Jewish Chaplains medal designed by Eugene Daub, struck by Medalcraft Mint in quantities of
125 bronze, 65 pure silver, and 27 gold-plated silver. Obverse: Portrait, Rabbi Jacob Frankel
1808-1887, 1st U.S. Jewish Chaplain, DAUB. Reverse: Portraits and sinking troop ship SS Dorchester,
THE 4 CHAPLAINS, REV. GEORGE FOX, FR. JOHN P. WASHINGTON, RABBI ALEXANDER
GOODE, REV. CLARK POLING, DAUB. 49 x 47 mm.
Rabbi Jacob Frankel
At the outbreak of the Civil War, Jews could not serve as chaplains in the U.S. armed forces. When the war commenced in 1861, Jews enlisted in both the Union and Confederate armies. The Northern Congress adopted a bill in July of 1861 that permitted each regiment’s commander, on a vote of his field officers, to appoint a regimental chaplain so long as he was “a regularly ordained minister of some Christian denomination.”
Hoping to create a test, Colonel Max Friedman and the officers of the Cameron’s Dragoons elected an ordained rabbi, the Reverend Arnold Fischel of New York’s Congregation Shearith Israel, to serve as regimental chaplain-designate. When Fischel, a Dutch immigrant, applied for certification as chaplain, the Secretary of War complied with the law and rejected Fischel’s application.
Fischel’s rejection stimulated American Jewry to action. Armed with letters of introduction from Jewish and non-Jewish political leaders, Fischel met on December 11, 1861 with President Lincoln to press the case for Jewish chaplains. Fischel explained to Lincoln that he came to “contend for the principle of religious liberty, for the constitutional rights of the Jewish community, and for the welfare of the Jewish volunteers.”
Lincoln promised Fischel that he would submit a new law to Congress “broad enough to cover what is desired by you in behalf of the Israelites.” Lincoln kept his word, and on July 17, 1862, Congress adopted Lincoln’s proposed amendments to the chaplaincy law, to allow “the appointment of brigade chaplains of the Catholic, Protestant and Jewish religions.”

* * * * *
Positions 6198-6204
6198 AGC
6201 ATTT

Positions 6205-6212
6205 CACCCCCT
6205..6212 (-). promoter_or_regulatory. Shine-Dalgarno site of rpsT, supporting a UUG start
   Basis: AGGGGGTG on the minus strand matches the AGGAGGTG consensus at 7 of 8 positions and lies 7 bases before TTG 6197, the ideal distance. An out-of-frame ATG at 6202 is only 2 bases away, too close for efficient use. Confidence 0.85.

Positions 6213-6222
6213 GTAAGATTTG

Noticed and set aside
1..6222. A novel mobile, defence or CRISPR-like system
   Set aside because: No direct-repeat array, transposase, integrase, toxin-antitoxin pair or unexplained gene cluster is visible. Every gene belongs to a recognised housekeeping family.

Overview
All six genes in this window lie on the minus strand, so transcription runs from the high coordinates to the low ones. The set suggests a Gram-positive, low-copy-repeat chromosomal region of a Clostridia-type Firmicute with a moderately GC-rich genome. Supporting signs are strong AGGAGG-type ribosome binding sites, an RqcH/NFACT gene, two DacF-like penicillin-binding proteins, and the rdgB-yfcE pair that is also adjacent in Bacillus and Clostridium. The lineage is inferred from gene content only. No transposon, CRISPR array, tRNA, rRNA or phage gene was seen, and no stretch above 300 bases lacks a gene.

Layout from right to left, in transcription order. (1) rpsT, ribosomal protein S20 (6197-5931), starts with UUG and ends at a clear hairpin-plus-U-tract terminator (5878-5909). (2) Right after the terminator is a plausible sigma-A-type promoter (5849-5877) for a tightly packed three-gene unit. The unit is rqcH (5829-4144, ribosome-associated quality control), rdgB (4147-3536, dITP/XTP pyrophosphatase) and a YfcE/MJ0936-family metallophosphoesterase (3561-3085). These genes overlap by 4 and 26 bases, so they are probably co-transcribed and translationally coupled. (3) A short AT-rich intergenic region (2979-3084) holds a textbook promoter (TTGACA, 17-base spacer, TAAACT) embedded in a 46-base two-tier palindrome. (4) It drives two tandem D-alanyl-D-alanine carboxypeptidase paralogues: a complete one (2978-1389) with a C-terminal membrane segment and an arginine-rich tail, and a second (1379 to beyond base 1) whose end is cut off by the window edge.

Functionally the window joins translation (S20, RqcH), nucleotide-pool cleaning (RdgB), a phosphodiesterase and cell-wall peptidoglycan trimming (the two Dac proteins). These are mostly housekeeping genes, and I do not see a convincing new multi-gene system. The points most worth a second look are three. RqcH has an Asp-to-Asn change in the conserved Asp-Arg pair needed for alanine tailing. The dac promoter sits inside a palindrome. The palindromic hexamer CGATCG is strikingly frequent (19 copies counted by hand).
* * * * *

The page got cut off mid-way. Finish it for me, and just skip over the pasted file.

Almost as soon as the law changed, the Board of Ministers of the Hebrew Congregations of Philadelphia requested a Jewish hospital chaplain. Philadelphia was becoming “a central depository for sick and wounded soldiers,” and two soldiers of Jewish faith had already died without benefit of clergy.
Jacob Frankel’s fellow clergymen nominated the popular rabbi, nicknamed the “sweet singer of Israel,” and Lincoln signed the commission on Sep. 18, 1862. For three years, he acted as Army chaplain, singing, chanting, and praying with hospitalized and other soldiers.
Rabbi Alexander D. Goode and the Immortal Four Chaplains
There are many stories of bravery among the American Military during World War II, but few have captured the imagination and admiration of Americans more than the Four Chaplains — Rabbi Alexander D. Goode; Father John Washington, a Catholic priest; Reverend Clark Poling, a Dutch Reformed minister; and Reverend George Fox, a Methodist minister.
Rabbi Alexander D. Goode was born in Brooklyn, New York on May 10, 1911, the son of a rabbi. He was raised in Washington, D.C., and later studied for the rabbinate at Hebrew Union College, where he received a B.H. degree in 1937, followed by a Ph.D. from Johns Hopkins University in 1940.
After the attack on Pearl Harbor in 1941, Rabbi Goode applied to the Army, receiving his appointment as a chaplain on July 21, 1942. Chaplain Goode went on active duty on August 9, 1942, and was selected for the Chaplains School at Harvard. In October
The Dorchester left New York on January 23, 1943, en route to Greenland, carrying the four chaplains and approximately 900 others, as part of a convoy of three ships. During the early morning hours of February 3, 1943, at 12:55 a.m., the vessel was torpedoed by a German submarine off Newfoundland in the North Atlantic. The torpedo knocked out the Dorchester’s electrical system, leaving the ship dark. Panic set in among the men on board, many of them trapped below decks. The chaplains sought to calm the men and organize an orderly evacuation of the ship. As life jackets were passed out to the men, the supply ran out. The chaplains removed their own life jackets and gave them to others. They also helped as many men as they could into lifeboats, and then linked arms and, saying prayers and singing hymns, went down with the ship.
On December 19, 1944, all four chaplains were posthumously awarded the Purple Heart and the Distinguished Service Cross. In addition, the Four Chaplains’ Medal, was approved by a unanimous act of Congress on July 14, 1960, through Public law 86-656 of the 86th Congress. The medals were presented posthumously to the next of kin of each of the Four Chaplains by Secretary of the Army Wilber M. Brucker at Ft. Myer, Virginia on January 18, 1961.
Bibliography: The Fight for Jewish Chaplains chapter in Blessings of Freedom, by Michael Feldberg Ph.D.